The 12-lead ECG and both rhythm tracings are displaying multifocal atrial tachycardia (MAT) with mostly a 1:1 A-V conduction.  On each of the three images, there are occasions of varying A-V conduction which is sometimes observed in MAT.  There is also a left axis deviation (LAD).  In the precordial leads, there is clockwise rotation and dominant S-waves all the way from V1-5.  It's not until lead V6, that the QRS complex is equiphasic.  There's relatively low QRS voltage in the limb leads and in V6.      

    Combining the two statements of atrial fibrillation AND second-degree Type II A-V block are incompatible.  That fact that there are P'-waves effectively excludes any possibility of this being atrial fibrillation.  The nonconducted atrial impulses are not due to any type OR degree of failed conduction (i.e., A-V block).  Genuine Type II A-V block (which this is not) is almost always seen in the presence of bundle-branch block and is an unequivocal indication for implantation of a permanent pacemaker.  The atrial impulses that are not conducting have the same clinical significance that nonconducted PACs have.  Here, a couple of the atrial impulses are perched on top of the T-waves when the ventricular tissue is in absolute refractory period (ARP).  It is physiologically normal that the atrial impulses do not conduct because the ventricles have not finished repolarizing yet.  Had the atrial impulses arrived at the ventricular tissue slightly later, then they would have conducted.

    MAT is most commonly associated with chronic obstructive pulmonary disease (COPD) in addition to associated lung disorders:  far-advanced pneumonia, chronic bronchitis, emphysema, etc.  It can also be seen in digitalis intoxication as well as other diseased states.

    Digitalis is not listed as one of her active medications nor is her ECG suggestive of digitalis effect or toxicity.  There is no mention of COPD in her PMHx, however her ECG vaguely suggests some telltale signs of pulmonary disease.  It would be interesting to know if she ever was (or still is) a long-time smoker.  I think this patient might fall under the category of:  “other diseased states” as the cause of her MAT.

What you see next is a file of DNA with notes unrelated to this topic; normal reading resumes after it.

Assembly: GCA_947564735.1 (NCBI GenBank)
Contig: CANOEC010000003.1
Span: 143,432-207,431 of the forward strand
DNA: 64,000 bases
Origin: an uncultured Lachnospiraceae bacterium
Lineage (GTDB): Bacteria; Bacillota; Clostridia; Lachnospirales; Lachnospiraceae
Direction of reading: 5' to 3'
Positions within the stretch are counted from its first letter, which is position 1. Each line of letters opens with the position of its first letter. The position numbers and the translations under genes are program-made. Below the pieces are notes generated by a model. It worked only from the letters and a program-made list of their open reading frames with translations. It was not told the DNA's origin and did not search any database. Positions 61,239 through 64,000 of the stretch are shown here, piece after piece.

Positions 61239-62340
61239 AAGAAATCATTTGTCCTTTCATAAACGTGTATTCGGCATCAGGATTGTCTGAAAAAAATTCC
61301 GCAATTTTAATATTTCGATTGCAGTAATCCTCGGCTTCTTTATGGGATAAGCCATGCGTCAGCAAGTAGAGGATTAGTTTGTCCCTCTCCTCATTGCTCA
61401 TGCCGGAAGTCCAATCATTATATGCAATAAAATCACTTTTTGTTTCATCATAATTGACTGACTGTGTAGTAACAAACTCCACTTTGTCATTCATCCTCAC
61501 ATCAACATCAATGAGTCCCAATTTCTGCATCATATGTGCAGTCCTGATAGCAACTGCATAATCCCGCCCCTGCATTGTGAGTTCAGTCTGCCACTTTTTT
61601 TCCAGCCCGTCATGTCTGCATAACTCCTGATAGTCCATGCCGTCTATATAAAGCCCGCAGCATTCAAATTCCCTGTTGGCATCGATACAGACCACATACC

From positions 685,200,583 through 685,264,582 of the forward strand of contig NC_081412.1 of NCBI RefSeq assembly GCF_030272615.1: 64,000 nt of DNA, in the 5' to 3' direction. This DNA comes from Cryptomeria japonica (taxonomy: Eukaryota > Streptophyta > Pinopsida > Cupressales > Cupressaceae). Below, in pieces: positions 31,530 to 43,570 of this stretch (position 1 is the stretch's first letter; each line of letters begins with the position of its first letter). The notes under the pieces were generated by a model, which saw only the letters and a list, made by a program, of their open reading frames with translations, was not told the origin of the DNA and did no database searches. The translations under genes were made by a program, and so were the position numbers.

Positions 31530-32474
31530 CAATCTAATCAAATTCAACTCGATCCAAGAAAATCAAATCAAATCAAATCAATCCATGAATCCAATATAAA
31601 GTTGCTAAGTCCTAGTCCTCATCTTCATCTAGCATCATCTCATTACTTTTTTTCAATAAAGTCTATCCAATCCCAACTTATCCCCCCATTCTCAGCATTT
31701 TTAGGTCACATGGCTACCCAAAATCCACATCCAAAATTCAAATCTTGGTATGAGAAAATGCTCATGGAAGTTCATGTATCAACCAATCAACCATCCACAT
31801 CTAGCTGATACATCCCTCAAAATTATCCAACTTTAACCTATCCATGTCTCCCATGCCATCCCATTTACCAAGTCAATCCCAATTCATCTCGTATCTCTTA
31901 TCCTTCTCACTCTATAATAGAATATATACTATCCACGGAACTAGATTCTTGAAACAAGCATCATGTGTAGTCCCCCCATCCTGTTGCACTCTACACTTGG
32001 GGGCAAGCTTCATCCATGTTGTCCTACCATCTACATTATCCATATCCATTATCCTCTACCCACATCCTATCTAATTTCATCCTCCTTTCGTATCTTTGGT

In the Lewis lead rhythm tracing, the 8th beat is probably a junctional escape beat that is dissociated from an atrial impulse.  The relationship between the P-wave and the QRS is foreshortened.

     MAT is categorically misinterpreted (by the ECG machine’s computer) as atrial fibrillation so it is no surprise that the computer did not make the right statement here. (1)  If there is one arrhythmia that is completely reliant upon the eyes of the human reviewer, it is MAT.  The computer will get it wrong every time!  I know from personal experience that each time I’ve seen a 12-lead ECG of MAT, the computer has interpreted it as atrial fibrillation with rapid ventricular response.   Instead of calling it MAT, some authors still prefer the older terminology of chaotic atrial tachycardia or rhythm.  Quite often, the cardiologist does not recognize MAT either and may be influenced by the computer's statement of atrial fibrillation.

    (1)  Multifocal atrial arrhythmia–a frequent misdiagnosis? A correlative study using the computerized ECG. P P Varriale, W W David and B E BE Chryssos Clin Cardiol 15 (5):343-6 (1992) PMID 1623654

  • Christo says:

    Roger, thank you for your reponse.  Is the diagnostic criteria for MAT the same as other tachy arrhythmias, in that they are at rates greater than 100 bpm? If that is the case is the rhythm this patient presents with know as Mutlifocal Atrial Rhythm, due to the rates less than 100 bpm?

  • johnny says:

    The P waves are Multifocal, but not that important in my eyes. Its not MAT bc the rate isnt fast enough. 
    2nd Degree Type Two .. Dropped beats with beautiful P waves shown. 

  • Lindsey says:

    A fib and threw a clot to the brain that is possibly causing her lethargy and change in mental status.  Family always has some good input!

  • Lynn says:

    Second degree, Type 2 is what it looks like to me folks. Also, the pt is hypoxic. Geriatric patients don't usually perfuse as well as younger people, and this lady has a reason to be lethargic-as well as nobody has mentioned whether or not a finger stick has been done. It does state that she was more lethargic after vomiting-which is dangerous in a diabetic-period. Looks like she needs a good total assessment, possibly placing a pacemaker to correct the rhythm. It's not A-fib, due to the fact that you can definitely see p waves, and the rate is not tachy. She could also be experiencing a non-STEMI….. Seen that happen before with the elderly. Could be that she's compensated for a while not perfusing. Just sayin'..